SINGAPORE (Reuters) - Singapore’s on-year non-oil domestic exports (NODX) growth slowed significantly in November from October’s double-digit pace, dragged by a high base effect from a year ago and cooling growth of non-electronic products, official data showed on Monday.
Exports rose 9.1 percent in November year-on-year, data from the trade agency International Enterprise Singapore showed, slowing from a revised 20.5 percent surge the month before.
While the growth was faster than the 5.5 percent increase predicted by economists in a Reuters poll, it is significantly weaker than October’s pace, which was the fastest on-year pace in 2-1/2 years.
“Moderation is to be expected because of the high base last year,” said Selena Ling, economist at OCBC Bank.
The exports boom has benefited Singapore and other trade-dependent Asian economies, particularly for makers of electronics products and components such as semiconductors.
Electronics exports in November grew 5.2 percent from the year before, a modest acceleration from the 4.5 percent growth in October.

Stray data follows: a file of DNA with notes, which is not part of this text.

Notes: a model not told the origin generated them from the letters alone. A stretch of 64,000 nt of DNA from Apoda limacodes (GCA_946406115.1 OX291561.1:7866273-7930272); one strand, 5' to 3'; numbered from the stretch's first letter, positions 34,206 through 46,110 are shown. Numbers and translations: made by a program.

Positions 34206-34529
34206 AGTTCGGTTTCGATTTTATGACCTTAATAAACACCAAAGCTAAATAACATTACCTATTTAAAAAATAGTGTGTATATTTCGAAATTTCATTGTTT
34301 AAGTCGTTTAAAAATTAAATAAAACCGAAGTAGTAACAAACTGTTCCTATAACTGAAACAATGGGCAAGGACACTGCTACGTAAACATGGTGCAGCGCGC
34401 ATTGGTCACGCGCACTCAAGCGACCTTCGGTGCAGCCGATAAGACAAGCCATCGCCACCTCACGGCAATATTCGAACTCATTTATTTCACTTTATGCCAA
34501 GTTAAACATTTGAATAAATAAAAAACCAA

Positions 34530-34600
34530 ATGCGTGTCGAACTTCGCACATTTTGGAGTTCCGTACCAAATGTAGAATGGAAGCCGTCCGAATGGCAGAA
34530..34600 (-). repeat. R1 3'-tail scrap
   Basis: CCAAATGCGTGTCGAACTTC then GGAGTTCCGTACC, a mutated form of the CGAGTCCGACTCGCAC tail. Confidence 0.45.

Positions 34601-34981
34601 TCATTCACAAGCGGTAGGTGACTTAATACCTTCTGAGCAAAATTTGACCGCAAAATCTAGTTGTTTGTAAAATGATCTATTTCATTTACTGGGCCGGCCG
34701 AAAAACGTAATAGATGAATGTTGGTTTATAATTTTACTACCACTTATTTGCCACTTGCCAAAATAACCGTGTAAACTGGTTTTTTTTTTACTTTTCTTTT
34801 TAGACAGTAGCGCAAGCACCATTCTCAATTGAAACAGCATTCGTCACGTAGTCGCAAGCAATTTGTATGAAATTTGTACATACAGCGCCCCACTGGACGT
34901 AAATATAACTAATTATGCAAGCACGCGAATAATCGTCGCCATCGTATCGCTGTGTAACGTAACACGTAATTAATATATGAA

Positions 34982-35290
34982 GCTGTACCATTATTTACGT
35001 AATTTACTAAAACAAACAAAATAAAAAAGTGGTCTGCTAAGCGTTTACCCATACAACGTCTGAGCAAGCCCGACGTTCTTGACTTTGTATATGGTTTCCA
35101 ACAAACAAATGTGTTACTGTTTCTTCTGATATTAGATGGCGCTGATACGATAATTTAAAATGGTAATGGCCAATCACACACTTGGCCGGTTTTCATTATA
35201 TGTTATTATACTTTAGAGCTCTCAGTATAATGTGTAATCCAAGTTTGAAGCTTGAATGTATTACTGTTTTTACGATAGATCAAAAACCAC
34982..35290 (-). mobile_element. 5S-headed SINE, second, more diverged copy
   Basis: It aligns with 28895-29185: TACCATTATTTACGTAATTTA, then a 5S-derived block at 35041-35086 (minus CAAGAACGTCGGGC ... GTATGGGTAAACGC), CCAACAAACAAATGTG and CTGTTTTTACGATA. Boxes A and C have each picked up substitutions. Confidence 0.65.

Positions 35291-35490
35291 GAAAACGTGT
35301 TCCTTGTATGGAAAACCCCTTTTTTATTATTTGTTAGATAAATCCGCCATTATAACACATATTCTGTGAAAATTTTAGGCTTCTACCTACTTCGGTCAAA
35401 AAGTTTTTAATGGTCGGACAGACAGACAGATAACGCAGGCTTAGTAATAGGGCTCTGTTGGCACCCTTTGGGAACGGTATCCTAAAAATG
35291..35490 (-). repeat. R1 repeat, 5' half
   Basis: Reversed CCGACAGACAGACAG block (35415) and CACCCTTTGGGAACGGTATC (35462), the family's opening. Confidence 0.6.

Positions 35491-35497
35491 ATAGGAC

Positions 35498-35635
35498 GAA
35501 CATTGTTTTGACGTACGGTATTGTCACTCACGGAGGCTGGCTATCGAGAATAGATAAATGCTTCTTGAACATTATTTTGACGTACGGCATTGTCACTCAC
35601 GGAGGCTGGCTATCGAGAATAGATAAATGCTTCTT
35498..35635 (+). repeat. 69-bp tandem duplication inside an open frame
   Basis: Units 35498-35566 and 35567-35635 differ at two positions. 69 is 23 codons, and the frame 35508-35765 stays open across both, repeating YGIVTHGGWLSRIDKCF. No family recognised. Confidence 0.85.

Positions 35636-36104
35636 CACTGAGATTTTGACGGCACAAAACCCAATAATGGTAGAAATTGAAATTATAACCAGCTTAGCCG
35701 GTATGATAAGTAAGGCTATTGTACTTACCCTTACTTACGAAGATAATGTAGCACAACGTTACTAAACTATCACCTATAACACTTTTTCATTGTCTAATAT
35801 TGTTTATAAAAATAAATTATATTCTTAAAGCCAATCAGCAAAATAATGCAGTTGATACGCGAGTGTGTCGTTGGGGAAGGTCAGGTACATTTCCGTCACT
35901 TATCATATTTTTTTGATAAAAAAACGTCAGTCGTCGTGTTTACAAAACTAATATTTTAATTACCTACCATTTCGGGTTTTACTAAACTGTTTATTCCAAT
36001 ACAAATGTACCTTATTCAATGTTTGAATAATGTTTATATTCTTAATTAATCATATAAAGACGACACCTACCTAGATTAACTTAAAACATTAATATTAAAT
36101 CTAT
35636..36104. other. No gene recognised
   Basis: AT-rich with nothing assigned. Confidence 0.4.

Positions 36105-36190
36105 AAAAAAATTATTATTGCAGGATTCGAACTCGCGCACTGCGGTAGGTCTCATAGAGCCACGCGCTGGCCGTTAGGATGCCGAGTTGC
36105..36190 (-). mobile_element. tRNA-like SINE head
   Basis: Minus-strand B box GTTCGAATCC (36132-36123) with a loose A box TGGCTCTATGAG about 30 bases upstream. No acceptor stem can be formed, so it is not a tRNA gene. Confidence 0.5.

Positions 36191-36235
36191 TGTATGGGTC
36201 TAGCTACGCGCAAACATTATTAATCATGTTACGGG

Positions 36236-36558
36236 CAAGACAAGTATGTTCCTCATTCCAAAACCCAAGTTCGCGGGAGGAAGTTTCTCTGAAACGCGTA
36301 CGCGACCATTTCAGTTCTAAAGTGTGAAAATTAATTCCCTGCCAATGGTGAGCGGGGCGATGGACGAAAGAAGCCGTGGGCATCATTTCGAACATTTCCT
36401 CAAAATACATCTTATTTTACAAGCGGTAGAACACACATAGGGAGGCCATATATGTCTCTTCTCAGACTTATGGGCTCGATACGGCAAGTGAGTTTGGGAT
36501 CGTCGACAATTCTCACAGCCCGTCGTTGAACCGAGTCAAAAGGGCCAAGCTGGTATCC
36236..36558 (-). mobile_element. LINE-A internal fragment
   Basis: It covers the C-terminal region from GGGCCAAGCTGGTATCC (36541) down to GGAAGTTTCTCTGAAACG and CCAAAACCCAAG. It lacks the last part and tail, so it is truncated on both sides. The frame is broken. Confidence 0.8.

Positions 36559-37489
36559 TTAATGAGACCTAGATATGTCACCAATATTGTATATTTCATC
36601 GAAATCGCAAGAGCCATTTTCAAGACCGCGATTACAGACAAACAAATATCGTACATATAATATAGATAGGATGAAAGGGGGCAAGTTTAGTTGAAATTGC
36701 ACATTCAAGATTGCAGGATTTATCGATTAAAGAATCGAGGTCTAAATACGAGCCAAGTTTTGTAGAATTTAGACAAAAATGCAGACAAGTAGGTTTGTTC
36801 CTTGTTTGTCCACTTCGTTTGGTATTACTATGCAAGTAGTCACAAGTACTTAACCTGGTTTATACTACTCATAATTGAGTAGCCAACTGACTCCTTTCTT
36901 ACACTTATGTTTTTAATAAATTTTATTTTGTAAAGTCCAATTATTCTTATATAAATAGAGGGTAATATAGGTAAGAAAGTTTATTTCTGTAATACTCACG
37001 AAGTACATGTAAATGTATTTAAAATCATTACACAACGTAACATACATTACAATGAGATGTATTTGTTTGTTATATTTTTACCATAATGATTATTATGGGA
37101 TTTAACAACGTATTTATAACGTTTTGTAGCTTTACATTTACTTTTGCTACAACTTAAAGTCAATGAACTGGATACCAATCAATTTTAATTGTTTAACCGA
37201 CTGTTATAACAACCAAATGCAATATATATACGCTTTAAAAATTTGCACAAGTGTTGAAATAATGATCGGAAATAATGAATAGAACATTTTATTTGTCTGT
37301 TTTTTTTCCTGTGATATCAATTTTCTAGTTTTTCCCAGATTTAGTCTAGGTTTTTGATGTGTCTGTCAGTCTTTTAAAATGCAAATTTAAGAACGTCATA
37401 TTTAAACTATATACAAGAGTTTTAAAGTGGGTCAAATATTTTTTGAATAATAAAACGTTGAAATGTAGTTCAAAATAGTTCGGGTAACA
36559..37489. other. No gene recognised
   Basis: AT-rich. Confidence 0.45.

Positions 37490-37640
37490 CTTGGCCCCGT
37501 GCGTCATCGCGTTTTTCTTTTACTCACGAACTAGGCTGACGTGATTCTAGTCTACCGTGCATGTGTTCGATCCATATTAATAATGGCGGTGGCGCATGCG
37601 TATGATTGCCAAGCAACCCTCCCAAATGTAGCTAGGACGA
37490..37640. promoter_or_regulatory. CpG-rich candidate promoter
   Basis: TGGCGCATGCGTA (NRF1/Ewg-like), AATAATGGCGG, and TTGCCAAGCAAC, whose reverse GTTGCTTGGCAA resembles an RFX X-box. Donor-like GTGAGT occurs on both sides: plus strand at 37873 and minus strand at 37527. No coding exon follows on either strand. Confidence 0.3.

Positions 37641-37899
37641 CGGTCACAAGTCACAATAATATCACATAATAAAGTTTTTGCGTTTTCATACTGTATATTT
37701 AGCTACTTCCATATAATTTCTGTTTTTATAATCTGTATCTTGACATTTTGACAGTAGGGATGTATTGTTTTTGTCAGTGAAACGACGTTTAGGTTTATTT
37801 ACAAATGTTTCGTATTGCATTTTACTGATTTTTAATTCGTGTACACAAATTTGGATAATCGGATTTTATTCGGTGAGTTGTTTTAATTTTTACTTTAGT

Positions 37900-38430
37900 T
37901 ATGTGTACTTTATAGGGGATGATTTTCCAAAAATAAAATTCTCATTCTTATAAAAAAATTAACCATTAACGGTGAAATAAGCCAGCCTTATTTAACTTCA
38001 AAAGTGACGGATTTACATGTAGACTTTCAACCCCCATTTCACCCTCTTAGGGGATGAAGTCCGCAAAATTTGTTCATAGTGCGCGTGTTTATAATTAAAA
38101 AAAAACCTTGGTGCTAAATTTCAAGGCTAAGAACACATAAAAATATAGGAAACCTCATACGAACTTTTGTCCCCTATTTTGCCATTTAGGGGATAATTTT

With the exception of a “one-off blip” in September when it contracted a revised 8.0 percent, exports of electronics have grown at a double-digit pace for most months of this year.
“We already knew that (stellar electronics export numbers) won’t last forever,” Ling told Reuters.
Singapore’s strong electronics export numbers have raised concerns among analysts and policymakers that the base of expansion has been too narrow.
While the on-year growth in non-electronic products exports slowed in November from its previous hot pace, it remained at a double digit pace at 10.6 percent.
“What is encouraging is that non-electronics exports is sustaining export growth,” Ling added.
On a seasonally adjusted month-on-month basis, exports grew 8.7 percent in November after growing a revised 12.3 percent in October. The poll called for a 0.6 percent growth from the month before.
The Monetary Authority of Singapore held policy steady in October but changed a reference to maintaining current settings for an extended period, a shift that analysts said created room for a tightening next year.
Reporting by Fathin Ungku; Editing by Sam Holmes